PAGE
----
The computational of the fast Fourier transforms (FFTs) is the cornerstone of many supercomputer applications. These include not only the predictable digital signal processing, speech recognition, image processing, and petroleum seismic analysis, but also other less obvious applications, such as in computational fluid dynamics, medical technology, multiple precision arithmetic and computational number theory. Computations worthy of a parallel computer generally fall into four categories: (1) one or a few very long 1-D FFTs; (2) many small or moderate-sized 1-D FFTs; (3) one or a few large 2-D FFTs; or (4) one or a few large 3-D FFTs. The PARKBENCH \ suite includes two FFT test kernels, one for a large 1-D FFT, and one for a large 3-D FFT.
No restriction is placed on the FFT technique used to perform this convolution, except that it be based on a complex-number FFT rather than, for example, a number-theoretic FFT. It is expected, however, that efficient implementations will employ techniques, such as Edson's algorithm and real-to-complex FFTs, that take advantage of the purely real nature of the input and output data to reduce the computational cost. The usage of vendor-supplied library FFT routines is permitted. The serial implementation program includes a reasonably efficient 1-D FFT suitable for computation on a workstation or single processor vector system.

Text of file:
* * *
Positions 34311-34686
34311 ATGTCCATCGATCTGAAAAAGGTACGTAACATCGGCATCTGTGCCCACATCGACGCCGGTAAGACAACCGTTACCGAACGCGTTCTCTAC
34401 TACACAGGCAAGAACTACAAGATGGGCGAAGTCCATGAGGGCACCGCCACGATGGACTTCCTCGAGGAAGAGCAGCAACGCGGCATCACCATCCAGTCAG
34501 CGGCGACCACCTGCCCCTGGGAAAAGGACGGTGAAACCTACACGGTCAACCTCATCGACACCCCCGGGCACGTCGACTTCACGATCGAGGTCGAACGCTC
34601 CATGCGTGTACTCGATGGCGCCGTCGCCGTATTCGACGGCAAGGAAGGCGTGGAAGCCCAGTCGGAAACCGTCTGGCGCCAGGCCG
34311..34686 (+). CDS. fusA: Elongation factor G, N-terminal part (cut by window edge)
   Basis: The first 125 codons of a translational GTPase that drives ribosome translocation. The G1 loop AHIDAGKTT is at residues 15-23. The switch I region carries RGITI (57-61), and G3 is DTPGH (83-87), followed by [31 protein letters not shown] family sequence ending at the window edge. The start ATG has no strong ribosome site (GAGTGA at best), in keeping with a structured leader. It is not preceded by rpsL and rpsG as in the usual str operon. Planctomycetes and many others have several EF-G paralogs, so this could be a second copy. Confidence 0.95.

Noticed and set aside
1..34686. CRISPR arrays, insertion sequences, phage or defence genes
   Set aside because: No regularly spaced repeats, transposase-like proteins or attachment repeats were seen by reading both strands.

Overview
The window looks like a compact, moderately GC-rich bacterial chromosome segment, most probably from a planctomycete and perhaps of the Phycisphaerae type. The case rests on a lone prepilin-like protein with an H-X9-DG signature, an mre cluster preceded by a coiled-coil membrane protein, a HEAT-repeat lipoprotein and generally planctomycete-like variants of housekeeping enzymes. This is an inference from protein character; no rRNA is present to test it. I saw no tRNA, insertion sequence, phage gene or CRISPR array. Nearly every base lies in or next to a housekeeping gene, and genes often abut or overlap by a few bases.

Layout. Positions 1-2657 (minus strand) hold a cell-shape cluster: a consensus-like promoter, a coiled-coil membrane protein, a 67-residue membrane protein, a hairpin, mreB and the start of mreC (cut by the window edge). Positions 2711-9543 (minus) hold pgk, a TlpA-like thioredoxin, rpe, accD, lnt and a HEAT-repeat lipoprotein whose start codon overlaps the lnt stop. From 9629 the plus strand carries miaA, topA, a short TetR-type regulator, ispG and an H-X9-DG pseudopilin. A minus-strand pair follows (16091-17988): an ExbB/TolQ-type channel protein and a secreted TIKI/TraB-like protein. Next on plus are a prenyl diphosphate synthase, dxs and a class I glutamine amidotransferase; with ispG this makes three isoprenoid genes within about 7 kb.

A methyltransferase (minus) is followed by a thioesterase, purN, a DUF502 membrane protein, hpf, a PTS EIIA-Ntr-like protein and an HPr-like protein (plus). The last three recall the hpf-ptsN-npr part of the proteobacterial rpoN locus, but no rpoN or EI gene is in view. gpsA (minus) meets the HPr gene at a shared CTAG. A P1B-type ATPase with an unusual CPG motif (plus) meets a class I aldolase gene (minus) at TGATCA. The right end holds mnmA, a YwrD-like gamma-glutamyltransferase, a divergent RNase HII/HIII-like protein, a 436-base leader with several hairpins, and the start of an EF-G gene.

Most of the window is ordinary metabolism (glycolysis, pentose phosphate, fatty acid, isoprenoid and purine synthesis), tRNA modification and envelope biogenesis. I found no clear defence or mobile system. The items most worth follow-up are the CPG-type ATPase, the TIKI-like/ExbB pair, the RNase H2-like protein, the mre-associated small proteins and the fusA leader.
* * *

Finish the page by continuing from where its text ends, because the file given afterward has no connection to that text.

Consider the partial differential equation (PDE)
where x is a position in three-dimensional space. When a Fourier transform is applied to each side, this equation becomes
where v(z,t) is the Fourier transform of u(x,t). This has the solution
In this benchmark a 3-D complex array U, which represents u is first filled with pseudorandom data generated by the same scheme as used in the embarrassingly parallel kernel. Then we compute V, the result of a forward 3-D FFT of U. For each of several iterations, V is multiplied by the appropriate exponential factors and performs an inverse 3-D FFT on the result.
Any complex FFT algorithm may be used for the computation of the 3-D FFTs mentioned above, and vendor-supplied library routines may be employed.